The commonly used psychiatric medicine lithium may not work in the treatment of the rare motor neuron degeneration disease amyotrophic lateral sclerosis (ALS), says a new study.

Researchers at the University Of Torino, Italy have found that lithium, when given to ALS patients in doses, was not of much use.

"Lithium could have an effect on one of the mechanisms supposedly related to the motor neuron degeneration in ALS, the accumulation of pathological proteins in the neuron," Dr. Adriano Chio, an associate professor of neurology at the University of Torino, Italy, who led the new study.

He, however, added that subsequent research has not confirmed this effect. The study conducted in 71 patients with ALS found drop-out rate, at 68 percent, was two times higher than the drop-out rate reported by previous trials, says Chio in the findings that has been published in the August 17 issue of medical magazine Neurology.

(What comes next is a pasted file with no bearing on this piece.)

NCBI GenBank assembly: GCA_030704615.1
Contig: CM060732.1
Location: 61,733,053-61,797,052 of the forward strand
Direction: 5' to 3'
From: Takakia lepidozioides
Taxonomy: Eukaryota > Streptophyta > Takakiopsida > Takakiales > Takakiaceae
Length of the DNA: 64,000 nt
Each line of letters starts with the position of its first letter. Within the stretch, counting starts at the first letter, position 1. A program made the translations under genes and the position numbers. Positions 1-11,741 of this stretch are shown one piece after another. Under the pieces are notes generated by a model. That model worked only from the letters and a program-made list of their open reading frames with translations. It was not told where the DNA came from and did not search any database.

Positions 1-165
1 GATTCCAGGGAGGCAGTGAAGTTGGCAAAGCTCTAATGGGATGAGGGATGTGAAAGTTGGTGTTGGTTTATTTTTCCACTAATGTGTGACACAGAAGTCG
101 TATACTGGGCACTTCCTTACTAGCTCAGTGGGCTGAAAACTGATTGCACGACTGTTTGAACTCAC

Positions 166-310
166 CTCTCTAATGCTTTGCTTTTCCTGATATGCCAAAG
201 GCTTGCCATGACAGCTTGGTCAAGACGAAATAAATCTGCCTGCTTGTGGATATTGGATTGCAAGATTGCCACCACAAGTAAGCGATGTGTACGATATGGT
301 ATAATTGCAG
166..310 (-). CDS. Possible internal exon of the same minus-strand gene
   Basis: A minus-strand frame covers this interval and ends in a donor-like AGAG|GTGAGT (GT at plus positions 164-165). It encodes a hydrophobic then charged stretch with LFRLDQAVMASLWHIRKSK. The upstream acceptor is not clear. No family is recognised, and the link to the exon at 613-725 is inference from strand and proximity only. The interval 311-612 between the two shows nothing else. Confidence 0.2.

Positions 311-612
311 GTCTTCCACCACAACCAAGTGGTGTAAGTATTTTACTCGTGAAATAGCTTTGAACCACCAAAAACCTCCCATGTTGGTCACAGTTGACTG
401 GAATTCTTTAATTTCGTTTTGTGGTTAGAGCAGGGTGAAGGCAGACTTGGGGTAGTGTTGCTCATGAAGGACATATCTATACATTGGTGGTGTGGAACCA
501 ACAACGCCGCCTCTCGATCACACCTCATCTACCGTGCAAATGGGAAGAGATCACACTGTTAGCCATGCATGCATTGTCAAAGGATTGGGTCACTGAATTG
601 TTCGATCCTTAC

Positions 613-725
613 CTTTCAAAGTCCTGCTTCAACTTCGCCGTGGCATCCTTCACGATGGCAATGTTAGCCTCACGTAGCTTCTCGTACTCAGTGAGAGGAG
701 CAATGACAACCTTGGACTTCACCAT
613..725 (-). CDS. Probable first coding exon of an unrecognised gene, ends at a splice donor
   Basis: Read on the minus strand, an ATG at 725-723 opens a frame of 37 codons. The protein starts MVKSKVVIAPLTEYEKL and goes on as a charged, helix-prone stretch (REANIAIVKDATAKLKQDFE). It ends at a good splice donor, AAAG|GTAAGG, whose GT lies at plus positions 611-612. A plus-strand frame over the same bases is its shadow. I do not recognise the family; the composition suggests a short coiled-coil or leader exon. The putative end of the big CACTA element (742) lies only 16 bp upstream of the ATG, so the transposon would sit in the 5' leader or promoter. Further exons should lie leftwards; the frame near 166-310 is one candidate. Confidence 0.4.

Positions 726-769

A previous study involving 171 people with ALS was stopped midway in November 2009, because of high dropout rates from death and side effects.

The researchers gave lithium in two different doses to all the participants. Lithium was not well-tolerated by either group. Patients died or lost their autonomy at the same rate in both groups, Chio pointed out.

Lithium was not tolerated even at very small subtherapeutic doses. All the 71 patients reported at least one adverse event, some as serious as heart disturbance, cerebral haemorrhage or deep vein blood clots.

Currently, Chio and his colleagues are conducting two more studies assessing the effect of lithium in ALS. But Chio is not much optimistic about the outcome of the studies.

ALS is a progressive nervous system disorder that causes weakness in muscles, including those controlling breathing and swallowing. Patients with ALS do not survive beyond three years. Only one drug called riluzole is approved for ALS treatment in the United States, so far.

Another Italian study published two years ago had showed that lithium could prolong survival of 16 ALS patients.

Researchers, however, said there are limitations in the latest study. Dr. Carmel Armon of Tufts University said one limitation of the Chio study, which Chio acknowledges, is that it didn't use a true placebo, but rather different doses. Other ongoing studies that are comparing the active drug to placebo may give the definitive answers, in an editorial accompanying the study.